With Ben Sasse apparently ready to resign his Nebraska U.S. Senate seat to become president of the University of Florida, speculation is rampant that his temporary replacement could be Gov. Pete Ricketts.
Ricketts, who like Sasse is a Republican, would otherwise be out of a political job due to term limits at the end of the year.
Scenarios of how Ricketts would ascend to the U.S. Senate run the gamut from his presumptive successor naming him as Nebraska’s newest U.S. senator to Ricketts appointing himself to fill the seat. However, Ricketts issued a statement Friday afternoon appearing to rule out appointing himself.
“If I choose to pursue the appointment, I will leave the appointment decision to the next governor and will follow the process established for all interested candidates,” Ricketts said in the statement.
The question is whether Ricketts wants the job.
“I think the obvious candidate is Pete Ricketts, and if he wants to be a U.S. senator, then it's his to take,” said Mark Fahleson, a former chairman of the Nebraska Republican Party.
Dan Welch, who was the state GOP chairman until he was unexpectedly voted out during a shake up at the state party's convention in July, agreed that all eyes are on Ricketts to fill the seat.
“I haven't talked to him, so I don't know what his plans are," Welch said. ”This probably took him by surprise, too."
Ricketts on Friday confirmed that the news of Sasse's departure caught him off guard.
“The first I learned about Sen. Sasse’s plan to resign from the United States Senate was yesterday, when he called to notify me," Ricketts said, adding that the job of governor "is the greatest job in the world, and it will remain my number one focus for the remainder of my term.”
The University of Florida confirmed Thursday that Sasse is the sole finalist to become the president of the school, and Sasse has indicated he will take the job. Fahleson, an attorney who is a longtime close friend of Sasse, said Friday that given the university's process for hiring its next president, “the earliest he'll step down is in early December."
Sasse’s replacement would serve until 2024, the next opportunity for a special election for the seat. The winner of that election would then have to run again in 2026, when Sasse’s term expires.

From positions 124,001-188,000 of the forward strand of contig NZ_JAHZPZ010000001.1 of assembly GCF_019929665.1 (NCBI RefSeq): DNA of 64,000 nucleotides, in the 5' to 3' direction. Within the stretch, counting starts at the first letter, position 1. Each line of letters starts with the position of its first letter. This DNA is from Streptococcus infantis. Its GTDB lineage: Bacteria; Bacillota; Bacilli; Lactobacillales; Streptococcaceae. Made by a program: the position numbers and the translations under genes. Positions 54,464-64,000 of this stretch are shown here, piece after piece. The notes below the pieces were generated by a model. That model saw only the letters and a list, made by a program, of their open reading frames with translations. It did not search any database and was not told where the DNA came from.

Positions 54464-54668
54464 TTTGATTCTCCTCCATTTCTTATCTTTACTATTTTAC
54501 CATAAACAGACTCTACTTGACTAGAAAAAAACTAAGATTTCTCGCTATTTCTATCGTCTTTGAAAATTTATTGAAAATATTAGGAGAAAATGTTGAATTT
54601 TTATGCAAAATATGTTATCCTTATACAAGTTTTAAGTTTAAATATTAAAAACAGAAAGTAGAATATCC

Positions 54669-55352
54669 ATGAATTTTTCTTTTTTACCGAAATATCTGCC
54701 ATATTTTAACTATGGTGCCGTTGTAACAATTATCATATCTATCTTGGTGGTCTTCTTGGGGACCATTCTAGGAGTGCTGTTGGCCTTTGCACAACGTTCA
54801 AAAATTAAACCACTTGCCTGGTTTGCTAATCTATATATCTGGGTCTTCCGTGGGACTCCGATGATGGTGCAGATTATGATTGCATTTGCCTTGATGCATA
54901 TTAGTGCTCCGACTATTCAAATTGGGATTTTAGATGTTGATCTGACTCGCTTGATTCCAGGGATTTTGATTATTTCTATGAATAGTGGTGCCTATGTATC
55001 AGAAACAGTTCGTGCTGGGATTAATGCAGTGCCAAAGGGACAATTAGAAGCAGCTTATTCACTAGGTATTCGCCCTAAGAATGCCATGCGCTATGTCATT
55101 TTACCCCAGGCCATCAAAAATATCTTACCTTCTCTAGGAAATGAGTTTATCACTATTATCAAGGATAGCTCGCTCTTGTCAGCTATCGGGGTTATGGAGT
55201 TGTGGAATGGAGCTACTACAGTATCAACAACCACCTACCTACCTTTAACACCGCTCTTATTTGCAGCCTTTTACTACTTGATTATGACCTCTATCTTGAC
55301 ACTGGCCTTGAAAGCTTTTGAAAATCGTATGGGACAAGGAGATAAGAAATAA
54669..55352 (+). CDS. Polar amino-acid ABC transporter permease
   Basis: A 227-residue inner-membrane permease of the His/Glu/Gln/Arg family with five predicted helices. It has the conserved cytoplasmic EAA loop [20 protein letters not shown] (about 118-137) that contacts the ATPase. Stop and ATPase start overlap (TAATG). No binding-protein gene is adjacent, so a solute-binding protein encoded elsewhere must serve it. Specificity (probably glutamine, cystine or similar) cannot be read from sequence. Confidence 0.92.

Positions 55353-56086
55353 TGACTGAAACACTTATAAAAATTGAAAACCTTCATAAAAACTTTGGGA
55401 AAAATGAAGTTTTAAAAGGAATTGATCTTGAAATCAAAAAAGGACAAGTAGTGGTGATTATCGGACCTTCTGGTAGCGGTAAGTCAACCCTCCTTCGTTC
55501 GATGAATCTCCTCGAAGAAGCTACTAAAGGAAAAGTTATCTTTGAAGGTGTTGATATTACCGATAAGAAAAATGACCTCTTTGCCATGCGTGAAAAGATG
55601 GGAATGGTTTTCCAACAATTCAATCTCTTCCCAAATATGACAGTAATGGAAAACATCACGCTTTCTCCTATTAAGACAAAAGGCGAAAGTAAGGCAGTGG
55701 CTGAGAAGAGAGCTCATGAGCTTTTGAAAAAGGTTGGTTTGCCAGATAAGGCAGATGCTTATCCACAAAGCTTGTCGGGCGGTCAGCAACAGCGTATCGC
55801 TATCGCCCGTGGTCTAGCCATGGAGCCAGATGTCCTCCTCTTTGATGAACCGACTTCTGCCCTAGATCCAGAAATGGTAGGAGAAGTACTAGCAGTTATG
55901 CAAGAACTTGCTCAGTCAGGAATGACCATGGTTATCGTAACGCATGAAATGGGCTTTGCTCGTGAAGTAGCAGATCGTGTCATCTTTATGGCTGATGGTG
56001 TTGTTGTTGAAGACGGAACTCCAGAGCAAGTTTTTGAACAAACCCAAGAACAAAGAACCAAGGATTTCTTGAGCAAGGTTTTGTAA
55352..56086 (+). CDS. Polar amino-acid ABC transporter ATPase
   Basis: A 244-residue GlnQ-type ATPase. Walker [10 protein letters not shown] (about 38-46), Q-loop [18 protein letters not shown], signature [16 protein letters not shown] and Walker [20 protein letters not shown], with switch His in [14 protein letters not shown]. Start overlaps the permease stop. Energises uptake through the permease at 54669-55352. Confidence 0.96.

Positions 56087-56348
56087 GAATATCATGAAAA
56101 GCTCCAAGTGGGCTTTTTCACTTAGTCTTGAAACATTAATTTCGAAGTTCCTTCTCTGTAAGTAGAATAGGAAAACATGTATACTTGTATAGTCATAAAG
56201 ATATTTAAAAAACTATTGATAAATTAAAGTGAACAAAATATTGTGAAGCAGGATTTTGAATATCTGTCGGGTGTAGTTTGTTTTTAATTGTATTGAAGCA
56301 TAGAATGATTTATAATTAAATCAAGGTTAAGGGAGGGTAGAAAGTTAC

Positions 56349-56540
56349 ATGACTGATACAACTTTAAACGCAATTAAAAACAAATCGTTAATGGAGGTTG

Ricketts could still appoint a successor if Sasse resigns before Jan. 3, and the governor's statement Friday didn't address what he would do if Sasse resigns before Ricketts' term is up. The governor's office did not immediately return a message seeking clarification.
If Sasse were to leave the Senate after that, when Ricketts leaves office, the newly-elected governor would appoint Sasse’s replacement. Republican Jim Pillen — who has been heavily supported by Ricketts to be his successor — is favored to win the governor’s race in November.
The Nebraska Secretary of State's office confirmed that there is nothing in Nebraska law that would keep a sitting governor from appointing himself. And most Democrats, according to Nebraska Democratic Party Chairwoman Jane Kleeb, had expected him to do so.
“Ricketts is power hungry and will do anything to either send himself or someone who will answer to him,” Kleeb said Friday. “Nebraskans are tied of the revolving door, musical chairs and one-party rule."
While some political insiders feared Ricketts appointing himself to the seat would reek too much of self-dealing, others within the state’s Republican Party were unfazed by that possibility.
“It’s not self-dealing if he’s the obvious candidate for the job,” Fahleson said. “And there's no one out there who's on his level. He has not contemporaries.”
Fahleson said that, despite the questions about how the seat will be filled, there's no question which party will control it.
“Nebraska is a solidly Republican state, and whoever makes that appointment will be a Republican,” he said.
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